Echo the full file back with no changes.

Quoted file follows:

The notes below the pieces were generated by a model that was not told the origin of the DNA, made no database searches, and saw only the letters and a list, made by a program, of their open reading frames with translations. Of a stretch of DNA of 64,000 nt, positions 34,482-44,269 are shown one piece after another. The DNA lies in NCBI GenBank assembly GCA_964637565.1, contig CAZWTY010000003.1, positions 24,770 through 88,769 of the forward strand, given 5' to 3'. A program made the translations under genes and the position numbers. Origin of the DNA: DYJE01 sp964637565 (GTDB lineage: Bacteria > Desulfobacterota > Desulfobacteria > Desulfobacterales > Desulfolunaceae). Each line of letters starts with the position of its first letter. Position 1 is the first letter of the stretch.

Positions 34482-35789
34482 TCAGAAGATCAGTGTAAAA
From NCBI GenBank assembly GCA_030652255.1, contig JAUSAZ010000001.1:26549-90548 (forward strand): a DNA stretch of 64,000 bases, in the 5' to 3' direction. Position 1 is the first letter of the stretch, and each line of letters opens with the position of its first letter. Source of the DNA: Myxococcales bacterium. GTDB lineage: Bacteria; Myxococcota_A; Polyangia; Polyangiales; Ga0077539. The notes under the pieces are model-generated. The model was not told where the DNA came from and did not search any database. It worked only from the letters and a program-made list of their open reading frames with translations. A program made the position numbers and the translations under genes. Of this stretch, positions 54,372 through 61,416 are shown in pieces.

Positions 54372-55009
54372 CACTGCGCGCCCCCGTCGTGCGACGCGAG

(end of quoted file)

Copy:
The notes below the pieces were generated by a model that was not told the origin of the DNA, made no database searches, and saw only the letters and a list, made by a program, of their open reading frames with translations. Of a stretch of DNA of 64,000 nt, positions 34,482-44,269 are shown one piece after another. The DNA lies in NCBI GenBank assembly GCA_964637565.1, contig CAZWTY010000003.1, positions 24,770 through 88,769 of the forward strand, given 5' to 3'. A program made the translations under genes and the position numbers. Origin of the DNA: DYJE01 sp964637565 (GTDB lineage: Bacteria > Desulfobacterota > Desulfobacteria > Desulfobacterales > Desulfolunaceae). Each line of letters starts with the position of its first letter. Position 1 is the first letter of the stretch.

Positions 34482-35789
34482 TCAGAAGATCAGTGTAAAA
From NCBI GenBank assembly GCA_030652255.1, contig JAUSAZ010000001.1:26549-90548 (forward strand): a DNA stretch of 64,000 bases, in the 5' to 3' direction. Position 1 is the first letter of the stretch, and each line of letters opens with the position of its first letter. Source of the DNA: Myxococcales bacterium. GTDB lineage: Bacteria; Myxococcota_A; Polyangia; Polyangiales; Ga0077539. The notes under the pieces are model-generated. The model was not told where the DNA came from and did not search any database. It worked only from the letters and a program-made list of their open reading frames with translations. A program made the position numbers and the translations under genes. Of this stretch, positions 54,372 through 61,416 are shown in pieces.

Positions 54372-55009
54372 CACTGCGCGCCCCCGTCGTGCGACGCGAG